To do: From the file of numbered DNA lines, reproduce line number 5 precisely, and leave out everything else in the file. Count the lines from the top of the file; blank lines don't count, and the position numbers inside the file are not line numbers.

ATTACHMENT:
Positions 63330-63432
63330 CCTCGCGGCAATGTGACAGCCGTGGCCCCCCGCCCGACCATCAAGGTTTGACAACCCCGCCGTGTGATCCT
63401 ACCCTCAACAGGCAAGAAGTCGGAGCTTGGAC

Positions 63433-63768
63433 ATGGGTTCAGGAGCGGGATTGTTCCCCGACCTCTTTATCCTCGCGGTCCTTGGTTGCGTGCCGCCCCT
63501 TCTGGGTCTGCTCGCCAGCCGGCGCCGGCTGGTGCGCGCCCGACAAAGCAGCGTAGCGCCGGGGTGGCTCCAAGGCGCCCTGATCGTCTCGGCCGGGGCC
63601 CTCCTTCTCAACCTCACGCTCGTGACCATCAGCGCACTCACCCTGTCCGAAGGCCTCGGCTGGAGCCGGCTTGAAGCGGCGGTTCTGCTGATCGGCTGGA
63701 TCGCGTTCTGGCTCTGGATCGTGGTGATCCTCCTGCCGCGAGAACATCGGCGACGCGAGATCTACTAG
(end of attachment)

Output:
63433 ATGGGTTCAGGAGCGGGATTGTTCCCCGACCTCTTTATCCTCGCGGTCCTTGGTTGCGTGCCGCCCCT